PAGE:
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How Beauty Tourism Continues To Flourish In The Pandemic

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More and more people elect to travel for their beauty treatments and cosmetic surgeries. They do so because they believe the quality of care is better, or they can access treatments that they otherwise could not, or they will have to wait less to get treatments, because travel in itself is exciting and, this just might be the most important reason of all, because treatments and procedures overseas are cheaper.

It is not surprising then that the beauty tourism industry has been quietly growing throughout the pandemic. Botox, liposuction, rhinoplasty and veneers, among other beauty treatments and cosmetic surgeries, have become immensely popular.

Brands are increasingly capitalizing on this wave of demand, providing consumers with safer, more accessible, and oftentimes, cheaper alternatives to procedures done abroad.

This trend will likely inspire a burst of innovation, such as lotions that reduce cellulite, or laser liposuction devices, new hair growth serums and teeth whiteners.

The European beauty tourism industry revolves around going to a spa town such as Vichy in France, or Spa in Belgium. The Asian beauty tourism industry is all about going to South Korea or Thailand for a bit of nip and tuck. Beauty travel is growing, driven by many factors, such as a desire to invest meaning in or even glamour to a trip, or the lure of cheaper treatments and procedures.

Such are the costs of beauty treatments and cosmetic surgery in the United States, that, even having accounted for the cost of travel and accommodation, travelers often make a saving compared to if they had had a treatment or procedure done back home. The biggest driver of beauty tourism is price and the price differential is huge.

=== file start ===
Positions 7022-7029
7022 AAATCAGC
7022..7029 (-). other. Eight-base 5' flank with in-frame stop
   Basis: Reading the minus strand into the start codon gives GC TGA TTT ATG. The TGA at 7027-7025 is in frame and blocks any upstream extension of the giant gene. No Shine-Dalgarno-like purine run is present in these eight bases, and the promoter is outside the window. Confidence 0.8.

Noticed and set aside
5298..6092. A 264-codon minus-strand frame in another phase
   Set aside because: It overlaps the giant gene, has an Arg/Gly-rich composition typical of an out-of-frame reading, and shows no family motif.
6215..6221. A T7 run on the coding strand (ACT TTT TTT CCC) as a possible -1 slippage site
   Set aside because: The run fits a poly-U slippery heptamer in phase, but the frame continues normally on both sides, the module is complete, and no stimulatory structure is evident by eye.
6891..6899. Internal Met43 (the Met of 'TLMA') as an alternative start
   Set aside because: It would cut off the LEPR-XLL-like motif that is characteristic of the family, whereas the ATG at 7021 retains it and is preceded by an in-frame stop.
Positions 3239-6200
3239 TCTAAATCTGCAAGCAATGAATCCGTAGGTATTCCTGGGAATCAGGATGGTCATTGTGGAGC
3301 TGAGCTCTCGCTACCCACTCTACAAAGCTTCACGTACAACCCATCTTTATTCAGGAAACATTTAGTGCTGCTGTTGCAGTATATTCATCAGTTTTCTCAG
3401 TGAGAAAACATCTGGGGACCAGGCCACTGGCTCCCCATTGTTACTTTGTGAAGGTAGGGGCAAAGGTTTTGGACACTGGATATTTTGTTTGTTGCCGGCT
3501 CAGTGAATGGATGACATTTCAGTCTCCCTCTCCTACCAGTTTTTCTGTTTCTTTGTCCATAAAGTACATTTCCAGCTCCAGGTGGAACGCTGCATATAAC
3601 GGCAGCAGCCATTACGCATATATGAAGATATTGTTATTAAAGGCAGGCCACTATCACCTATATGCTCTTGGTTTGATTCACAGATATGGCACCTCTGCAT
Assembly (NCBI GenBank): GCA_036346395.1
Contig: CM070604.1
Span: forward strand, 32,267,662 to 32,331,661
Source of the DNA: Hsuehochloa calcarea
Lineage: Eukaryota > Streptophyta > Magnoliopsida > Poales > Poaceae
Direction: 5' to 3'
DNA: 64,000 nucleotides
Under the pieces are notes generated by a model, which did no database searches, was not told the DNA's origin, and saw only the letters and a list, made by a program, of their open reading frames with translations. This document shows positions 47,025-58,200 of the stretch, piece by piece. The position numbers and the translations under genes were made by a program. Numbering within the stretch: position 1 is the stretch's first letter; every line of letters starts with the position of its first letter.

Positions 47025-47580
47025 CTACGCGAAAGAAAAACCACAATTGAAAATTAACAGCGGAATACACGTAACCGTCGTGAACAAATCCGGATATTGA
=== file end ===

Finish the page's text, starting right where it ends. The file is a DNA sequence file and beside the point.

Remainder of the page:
The savings potential ranges from 15% to 85%, depending on whether a person is insured or uninsured, the country they are going to and the kind of treatment they are having.

According to Patients Beyond Borders, medical tourism, which includes cosmetic as well as dental surgery tourism, has swollen to an $87.5 billion market, with patients spending $3410 on average for each visit. This is inclusive of all costs associated with the trip, including accommodation, transport, the cost of the treatment, and the cost of inpatient stays. This compares extremely favourably to what patients would have paid in the United States, where you have to search hard to find, for example, the best botox at an affordable price.

In comparison the costs in the United States, Brazil is approximately 30% cheaper. A trip to India can result in savings of up to 60%. Thailand is 25% cheaper than the United States. In places like Costa Rica, Mexico, Taiwan and Turkey, it is possible to save 50% of what you would have paid in the United States.

So, for instance, a full facelift will set you back an average of $11,500 in America. On the other hand, that same procedure will cost approximately $3,300 in Malaysia, or $4750 in Mexico. Finally, a rhinoplasty normally costs approximately $4,800 in America, whereas a rhinoplasty in India costs just $1,400, rising to $1,600 in Thailand.

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